thischangeseverything_collageImagining solutions to the climate crisis involves imagining solutions to a host of other social problems, from economic inequality to public health to job creation to indigenous rights—even to the quality of the food we eat. As the This Changes Everything team writes: “Climate change is more than an issue, it’s a message, one that is telling us that many of our culture’s most cherished ideas about our place in the world—from the quest for endless economic growth to the assumption of Western supremacy to the limitless capacity of humans to dominate nature—are no longer viable.” Rethinking Schools editorializes: “Confronting the climate emergency … demands that young people exercise their utopian imaginations to consider alternatives of all kinds.”

 

From our friends at the U.S Green Building Council!Screen Shot 2014-05-14 at 12.38.35 PM

Screen Shot 2014-08-13 at 4.08.41 PMWe all have a passion for education. Where we learn matters. The Center for Green Schools at the U.S Green Building Council is inviting communities from around the world to take action on school campuses for the Third Annual Green Apple Day of Service in fall 2014. On the Day of Service, students, teachers, and community members are encouraged to plan a school-wide sustainability project utilizing local volunteers to create a positive environmental change.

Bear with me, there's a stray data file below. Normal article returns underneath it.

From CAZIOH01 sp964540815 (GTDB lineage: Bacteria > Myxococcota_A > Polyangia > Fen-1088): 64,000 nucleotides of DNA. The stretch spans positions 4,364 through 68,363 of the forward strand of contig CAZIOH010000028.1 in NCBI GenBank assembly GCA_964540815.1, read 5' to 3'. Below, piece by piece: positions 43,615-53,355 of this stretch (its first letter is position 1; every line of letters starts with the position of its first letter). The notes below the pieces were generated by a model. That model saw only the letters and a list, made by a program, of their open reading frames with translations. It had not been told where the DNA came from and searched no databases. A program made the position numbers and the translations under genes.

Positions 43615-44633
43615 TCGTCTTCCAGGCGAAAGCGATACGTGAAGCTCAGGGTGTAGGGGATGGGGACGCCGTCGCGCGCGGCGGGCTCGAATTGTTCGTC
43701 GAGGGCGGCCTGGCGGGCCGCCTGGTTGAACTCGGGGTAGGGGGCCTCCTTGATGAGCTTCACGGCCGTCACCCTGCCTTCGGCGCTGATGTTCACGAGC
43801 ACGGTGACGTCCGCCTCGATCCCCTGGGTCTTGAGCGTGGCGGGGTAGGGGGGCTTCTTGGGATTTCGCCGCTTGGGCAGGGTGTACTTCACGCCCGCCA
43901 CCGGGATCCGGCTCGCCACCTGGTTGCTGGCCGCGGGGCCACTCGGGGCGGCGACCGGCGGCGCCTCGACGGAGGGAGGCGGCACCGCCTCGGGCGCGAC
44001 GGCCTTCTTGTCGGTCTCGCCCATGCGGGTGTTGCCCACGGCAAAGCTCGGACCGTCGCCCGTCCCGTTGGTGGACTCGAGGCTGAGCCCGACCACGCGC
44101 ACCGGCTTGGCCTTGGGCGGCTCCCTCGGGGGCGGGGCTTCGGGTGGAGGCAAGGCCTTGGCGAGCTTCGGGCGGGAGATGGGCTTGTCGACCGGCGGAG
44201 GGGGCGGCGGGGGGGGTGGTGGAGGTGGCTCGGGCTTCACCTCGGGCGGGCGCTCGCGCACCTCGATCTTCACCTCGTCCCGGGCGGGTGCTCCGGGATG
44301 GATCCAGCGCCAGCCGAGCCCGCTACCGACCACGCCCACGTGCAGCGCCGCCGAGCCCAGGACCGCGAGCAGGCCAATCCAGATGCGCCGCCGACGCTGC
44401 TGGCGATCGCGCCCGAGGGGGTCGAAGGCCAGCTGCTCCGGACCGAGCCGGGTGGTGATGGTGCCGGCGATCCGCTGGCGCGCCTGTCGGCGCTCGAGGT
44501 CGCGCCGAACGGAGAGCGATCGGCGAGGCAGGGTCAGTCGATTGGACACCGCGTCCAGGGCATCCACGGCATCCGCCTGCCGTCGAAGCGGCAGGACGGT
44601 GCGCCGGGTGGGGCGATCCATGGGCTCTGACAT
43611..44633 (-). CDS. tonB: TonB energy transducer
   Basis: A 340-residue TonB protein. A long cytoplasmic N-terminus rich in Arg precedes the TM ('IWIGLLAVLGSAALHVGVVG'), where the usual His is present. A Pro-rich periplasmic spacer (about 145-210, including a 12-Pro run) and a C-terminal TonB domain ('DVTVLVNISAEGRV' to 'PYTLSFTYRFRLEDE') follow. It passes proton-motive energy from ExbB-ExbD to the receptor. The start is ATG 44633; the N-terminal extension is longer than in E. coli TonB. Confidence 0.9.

In the first two years, over 3,000 Green Apple Day of Service events took place in more than 41 countries.Projects included planting school gardens, collaborating on clean-ups, or hosting e-waste recycling drives. Schools also create custom projects that cater to their community’s specific needs. Learn about more project ideas that will happen in schools around the world.

Screen Shot 2014-08-13 at 4.09.16 PM Green Apple Day of Service creates awareness around the importance of green schools and propels a movement emphasizing sustainable lifestyles for youth and generations to come. Schools are invited to register green projects, and read more about this transformative campaign at mygreenapple.org